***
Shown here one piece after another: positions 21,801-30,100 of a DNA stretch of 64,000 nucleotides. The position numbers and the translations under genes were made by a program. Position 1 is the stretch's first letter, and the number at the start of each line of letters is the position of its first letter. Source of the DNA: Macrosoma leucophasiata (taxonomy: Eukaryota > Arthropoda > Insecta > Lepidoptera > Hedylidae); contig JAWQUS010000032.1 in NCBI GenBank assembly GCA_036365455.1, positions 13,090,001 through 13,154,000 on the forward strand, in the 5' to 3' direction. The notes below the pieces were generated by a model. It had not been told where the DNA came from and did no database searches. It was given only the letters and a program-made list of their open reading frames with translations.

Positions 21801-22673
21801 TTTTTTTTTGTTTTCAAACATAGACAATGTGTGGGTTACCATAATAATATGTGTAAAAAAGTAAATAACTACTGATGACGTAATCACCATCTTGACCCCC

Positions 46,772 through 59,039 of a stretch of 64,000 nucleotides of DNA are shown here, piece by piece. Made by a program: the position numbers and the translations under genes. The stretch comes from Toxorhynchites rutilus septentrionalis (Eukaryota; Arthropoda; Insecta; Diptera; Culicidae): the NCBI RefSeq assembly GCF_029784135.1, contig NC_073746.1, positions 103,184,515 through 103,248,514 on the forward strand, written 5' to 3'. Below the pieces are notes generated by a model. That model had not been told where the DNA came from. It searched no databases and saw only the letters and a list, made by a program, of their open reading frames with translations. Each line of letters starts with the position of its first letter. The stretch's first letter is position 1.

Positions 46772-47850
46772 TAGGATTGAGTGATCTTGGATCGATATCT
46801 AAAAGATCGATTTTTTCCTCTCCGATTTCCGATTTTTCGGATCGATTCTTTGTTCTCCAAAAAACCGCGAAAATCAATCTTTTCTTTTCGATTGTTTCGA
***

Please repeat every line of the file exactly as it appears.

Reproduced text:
Shown here one piece after another: positions 21,801-30,100 of a DNA stretch of 64,000 nucleotides. The position numbers and the translations under genes were made by a program. Position 1 is the stretch's first letter, and the number at the start of each line of letters is the position of its first letter. Source of the DNA: Macrosoma leucophasiata (taxonomy: Eukaryota > Arthropoda > Insecta > Lepidoptera > Hedylidae); contig JAWQUS010000032.1 in NCBI GenBank assembly GCA_036365455.1, positions 13,090,001 through 13,154,000 on the forward strand, in the 5' to 3' direction. The notes below the pieces were generated by a model. It had not been told where the DNA came from and did no database searches. It was given only the letters and a program-made list of their open reading frames with translations.

Positions 21801-22673
21801 TTTTTTTTTGTTTTCAAACATAGACAATGTGTGGGTTACCATAATAATATGTGTAAAAAAGTAAATAACTACTGATGACGTAATCACCATCTTGACCCCC

Positions 46,772 through 59,039 of a stretch of 64,000 nucleotides of DNA are shown here, piece by piece. Made by a program: the position numbers and the translations under genes. The stretch comes from Toxorhynchites rutilus septentrionalis (Eukaryota; Arthropoda; Insecta; Diptera; Culicidae): the NCBI RefSeq assembly GCF_029784135.1, contig NC_073746.1, positions 103,184,515 through 103,248,514 on the forward strand, written 5' to 3'. Below the pieces are notes generated by a model. That model had not been told where the DNA came from. It searched no databases and saw only the letters and a list, made by a program, of their open reading frames with translations. Each line of letters starts with the position of its first letter. The stretch's first letter is position 1.

Positions 46772-47850
46772 TAGGATTGAGTGATCTTGGATCGATATCT
46801 AAAAGATCGATTTTTTCCTCTCCGATTTCCGATTTTTCGGATCGATTCTTTGTTCTCCAAAAAACCGCGAAAATCAATCTTTTCTTTTCGATTGTTTCGA